Gov. Andrew Cuomo changed his tune on the issue this spring, pivoting from the position that allowing local governments to set their own minimum wage would make for chaotic economic conditions to the view that such a move is only fair in light of the different costs of living in different parts of the state. It was partly in exchange for this fresh outlook that Cuomo received the support of the labor-backed Working Families Party in his re-election bid, and the governor has pledged to seek approval for an initiative next year that would raise the state’s minimum wage to $10.10, with minimums set up to 30 percent higher in some places. This could mean a $13.13 minimum wage in New York City, a figure Mayor Bill de Blasio has said he would push for. City Council Speaker Melissa Mark- Viverito has raised the possibility of raising it to as high as $15 an hour, but it is unclear how or when that would happen.

Farmworkers Bill of Rights
It might come as a surprise to some that working 14-hour days, six days a week for $8 dollars an hour with no overtime pay is completely legal in New York State—provided you’re a farmworker. The National Labor Relations Act of 1935, which gives private sector employees the right to organize into trade unions, collectively bargain for better work conditions and strike if those conditions are not forthcoming, does not apply to agricultural workers. Only seven states require time-and-a-half pay for overtime in this sector—in some cases overtime only comes after 60 hours of work—and New York is not one of them. The Assembly has long tried to pass laws intended to protect the state’s 60,000 to 100,000 farmworkers, most of whom are Latino migrants, but the New York Farm Bureau, a lobbying group for agribusiness, has been successful in convincing the state Senate to block these initiatives so far.

Industrial Development Agency Reform
The latest annual audit report from the state comptroller’s office found that many of New York’s 112 active Industrial Development Agencies were underperforming and poor at reporting on their performance as required under state law. Each IDA is an individual public benefit corporation created by the state Legislature to further economic activity and job growth in its designated county or municipality. Specifically, IDAs give assistance, often in the form of tax breaks, to businesses looking to expand and develop new projects. In recent years, however, IDAs have come under criticism for handing out these tax breaks too readily because they survive on the fees they gather from the businesses in return. “Far too often IDA-sponsored projects are not producing expected benefits,” Comptroller Tom DiNapoli wrote in a March press release, “and taxpayers are not getting what they were promised.”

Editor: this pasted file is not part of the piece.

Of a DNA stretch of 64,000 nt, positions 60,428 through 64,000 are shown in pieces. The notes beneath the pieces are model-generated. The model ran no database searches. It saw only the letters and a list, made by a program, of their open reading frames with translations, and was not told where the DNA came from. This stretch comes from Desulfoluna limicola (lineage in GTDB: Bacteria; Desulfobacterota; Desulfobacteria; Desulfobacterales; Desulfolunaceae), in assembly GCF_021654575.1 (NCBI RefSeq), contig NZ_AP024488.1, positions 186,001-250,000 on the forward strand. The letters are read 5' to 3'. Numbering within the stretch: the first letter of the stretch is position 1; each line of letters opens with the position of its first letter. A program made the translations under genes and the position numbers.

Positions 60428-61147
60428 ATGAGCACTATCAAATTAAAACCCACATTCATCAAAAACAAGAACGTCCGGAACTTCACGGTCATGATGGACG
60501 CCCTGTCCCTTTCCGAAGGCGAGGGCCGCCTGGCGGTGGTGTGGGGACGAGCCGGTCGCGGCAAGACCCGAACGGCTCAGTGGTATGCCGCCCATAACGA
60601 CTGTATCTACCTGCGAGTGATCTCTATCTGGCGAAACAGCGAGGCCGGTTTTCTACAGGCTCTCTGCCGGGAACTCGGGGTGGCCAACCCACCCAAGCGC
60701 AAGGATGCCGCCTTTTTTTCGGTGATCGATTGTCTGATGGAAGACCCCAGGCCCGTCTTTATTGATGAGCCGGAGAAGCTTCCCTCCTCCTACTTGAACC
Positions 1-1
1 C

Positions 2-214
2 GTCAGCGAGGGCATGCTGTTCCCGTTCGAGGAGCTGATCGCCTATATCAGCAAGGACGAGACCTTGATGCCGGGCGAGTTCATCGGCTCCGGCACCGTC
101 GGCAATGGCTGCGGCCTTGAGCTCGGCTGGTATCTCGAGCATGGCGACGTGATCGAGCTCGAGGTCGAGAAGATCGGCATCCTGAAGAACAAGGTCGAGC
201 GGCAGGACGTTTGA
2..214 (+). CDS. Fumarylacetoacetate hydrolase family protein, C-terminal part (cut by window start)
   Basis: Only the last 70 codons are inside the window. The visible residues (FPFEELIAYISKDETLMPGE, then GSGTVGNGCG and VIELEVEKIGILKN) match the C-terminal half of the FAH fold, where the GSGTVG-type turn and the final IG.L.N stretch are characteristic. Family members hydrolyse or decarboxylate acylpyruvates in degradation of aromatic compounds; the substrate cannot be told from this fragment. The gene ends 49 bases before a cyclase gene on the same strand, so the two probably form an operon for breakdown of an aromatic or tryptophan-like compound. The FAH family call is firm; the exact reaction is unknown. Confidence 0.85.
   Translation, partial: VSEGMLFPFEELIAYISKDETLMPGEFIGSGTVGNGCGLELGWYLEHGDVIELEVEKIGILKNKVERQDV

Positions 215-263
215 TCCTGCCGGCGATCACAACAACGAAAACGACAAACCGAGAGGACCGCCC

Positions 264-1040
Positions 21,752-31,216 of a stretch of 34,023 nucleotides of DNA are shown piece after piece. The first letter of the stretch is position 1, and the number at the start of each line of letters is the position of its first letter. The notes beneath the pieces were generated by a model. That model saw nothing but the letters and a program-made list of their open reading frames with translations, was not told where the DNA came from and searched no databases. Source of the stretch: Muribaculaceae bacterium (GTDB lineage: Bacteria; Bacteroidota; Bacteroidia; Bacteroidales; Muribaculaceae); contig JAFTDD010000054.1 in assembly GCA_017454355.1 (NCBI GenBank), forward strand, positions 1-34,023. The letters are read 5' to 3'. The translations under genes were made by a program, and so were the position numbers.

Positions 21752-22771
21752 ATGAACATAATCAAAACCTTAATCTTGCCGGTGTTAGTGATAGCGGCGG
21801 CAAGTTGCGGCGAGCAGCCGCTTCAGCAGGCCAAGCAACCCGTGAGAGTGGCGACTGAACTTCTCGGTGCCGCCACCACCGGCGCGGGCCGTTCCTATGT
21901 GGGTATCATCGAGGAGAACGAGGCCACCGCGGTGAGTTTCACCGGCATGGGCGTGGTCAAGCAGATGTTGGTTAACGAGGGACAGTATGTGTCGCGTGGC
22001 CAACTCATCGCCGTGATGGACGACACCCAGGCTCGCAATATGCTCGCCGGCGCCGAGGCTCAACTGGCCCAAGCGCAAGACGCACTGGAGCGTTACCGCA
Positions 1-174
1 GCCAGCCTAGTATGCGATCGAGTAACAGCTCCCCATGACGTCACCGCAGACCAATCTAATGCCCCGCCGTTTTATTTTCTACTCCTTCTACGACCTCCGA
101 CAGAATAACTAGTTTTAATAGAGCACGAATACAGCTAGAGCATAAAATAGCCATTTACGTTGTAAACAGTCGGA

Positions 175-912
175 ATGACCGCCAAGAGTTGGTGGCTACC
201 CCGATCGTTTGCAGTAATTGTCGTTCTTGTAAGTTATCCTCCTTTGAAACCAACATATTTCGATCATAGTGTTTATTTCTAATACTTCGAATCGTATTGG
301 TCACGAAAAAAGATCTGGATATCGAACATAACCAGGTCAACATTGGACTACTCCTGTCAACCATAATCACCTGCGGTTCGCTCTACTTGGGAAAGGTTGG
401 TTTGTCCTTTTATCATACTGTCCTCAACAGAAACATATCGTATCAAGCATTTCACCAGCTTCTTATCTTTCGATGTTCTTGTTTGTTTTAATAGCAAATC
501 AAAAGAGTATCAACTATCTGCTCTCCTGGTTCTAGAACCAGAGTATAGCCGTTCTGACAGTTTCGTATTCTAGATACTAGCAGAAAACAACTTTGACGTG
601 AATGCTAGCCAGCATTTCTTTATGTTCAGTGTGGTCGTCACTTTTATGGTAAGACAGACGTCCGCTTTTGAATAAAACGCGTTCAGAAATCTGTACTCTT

By the Numbers: Unemployment

New York State’s unemployment rate hit a low of 4.3 percent in late 2006 and early 2007, before rocketing to a high of 8.9 percent in late 2009 and early 2010. Since July 2012, unemployment has for the most part steadily decreased—with a few hiccups—from a high of 8.7 percent to 6.7 in April 2014, according to the U.S. Bureau of Labor Statistics.

Higher unemployment persists in some parts of the state, however: The seasonally adjusted rate for New York City was 7.8 percent in July of 2014, according to the State Department of Labor. In the Bronx, the rate has remained stubbornly above 10 percent since 2009. The Southern Tier County of Steuben, along with a host of North Country counties and Fulton County in the Capital Region, all have unemployment rates hovering around or above 7 percent. Meanwhile, other counties upstate and on Long Island are seeing rates drop to between 5 and 6 percent, and in some places even below 5 percent.

City & State